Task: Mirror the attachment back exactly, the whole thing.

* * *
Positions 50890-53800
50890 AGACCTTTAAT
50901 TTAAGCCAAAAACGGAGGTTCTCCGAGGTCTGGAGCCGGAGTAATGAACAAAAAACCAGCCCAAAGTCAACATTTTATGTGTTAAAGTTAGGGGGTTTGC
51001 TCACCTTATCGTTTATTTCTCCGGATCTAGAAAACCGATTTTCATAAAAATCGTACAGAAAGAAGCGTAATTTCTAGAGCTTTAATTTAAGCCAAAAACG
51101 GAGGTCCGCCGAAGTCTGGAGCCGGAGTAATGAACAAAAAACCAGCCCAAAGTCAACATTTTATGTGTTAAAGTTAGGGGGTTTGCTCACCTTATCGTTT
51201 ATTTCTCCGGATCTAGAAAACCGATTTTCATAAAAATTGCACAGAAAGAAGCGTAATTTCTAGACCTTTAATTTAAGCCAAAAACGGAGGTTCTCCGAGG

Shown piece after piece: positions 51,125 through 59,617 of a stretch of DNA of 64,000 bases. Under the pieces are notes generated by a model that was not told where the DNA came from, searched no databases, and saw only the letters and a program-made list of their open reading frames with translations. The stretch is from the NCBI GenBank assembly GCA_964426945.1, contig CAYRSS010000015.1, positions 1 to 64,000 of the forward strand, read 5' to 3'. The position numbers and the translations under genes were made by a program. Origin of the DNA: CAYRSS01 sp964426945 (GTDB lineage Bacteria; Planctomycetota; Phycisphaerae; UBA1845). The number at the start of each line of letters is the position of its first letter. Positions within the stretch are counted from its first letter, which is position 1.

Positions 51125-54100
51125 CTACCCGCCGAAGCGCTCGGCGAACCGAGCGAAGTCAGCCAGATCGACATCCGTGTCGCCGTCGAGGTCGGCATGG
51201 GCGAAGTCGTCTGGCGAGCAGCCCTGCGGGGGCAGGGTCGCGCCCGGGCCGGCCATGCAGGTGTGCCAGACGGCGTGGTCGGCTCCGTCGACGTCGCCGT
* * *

Positions 50890-53800
50890 AGACCTTTAAT
50901 TTAAGCCAAAAACGGAGGTTCTCCGAGGTCTGGAGCCGGAGTAATGAACAAAAAACCAGCCCAAAGTCAACATTTTATGTGTTAAAGTTAGGGGGTTTGC
51001 TCACCTTATCGTTTATTTCTCCGGATCTAGAAAACCGATTTTCATAAAAATCGTACAGAAAGAAGCGTAATTTCTAGAGCTTTAATTTAAGCCAAAAACG
51101 GAGGTCCGCCGAAGTCTGGAGCCGGAGTAATGAACAAAAAACCAGCCCAAAGTCAACATTTTATGTGTTAAAGTTAGGGGGTTTGCTCACCTTATCGTTT
51201 ATTTCTCCGGATCTAGAAAACCGATTTTCATAAAAATTGCACAGAAAGAAGCGTAATTTCTAGACCTTTAATTTAAGCCAAAAACGGAGGTTCTCCGAGG

Shown piece after piece: positions 51,125 through 59,617 of a stretch of DNA of 64,000 bases. Under the pieces are notes generated by a model that was not told where the DNA came from, searched no databases, and saw only the letters and a program-made list of their open reading frames with translations. The stretch is from the NCBI GenBank assembly GCA_964426945.1, contig CAYRSS010000015.1, positions 1 to 64,000 of the forward strand, read 5' to 3'. The position numbers and the translations under genes were made by a program. Origin of the DNA: CAYRSS01 sp964426945 (GTDB lineage Bacteria; Planctomycetota; Phycisphaerae; UBA1845). The number at the start of each line of letters is the position of its first letter. Positions within the stretch are counted from its first letter, which is position 1.

Positions 51125-54100
51125 CTACCCGCCGAAGCGCTCGGCGAACCGAGCGAAGTCAGCCAGATCGACATCCGTGTCGCCGTCGAGGTCGGCATGG
51201 GCGAAGTCGTCTGGCGAGCAGCCCTGCGGGGGCAGGGTCGCGCCCGGGCCGGCCATGCAGGTGTGCCAGACGGCGTGGTCGGCTCCGTCGACGTCGCCGT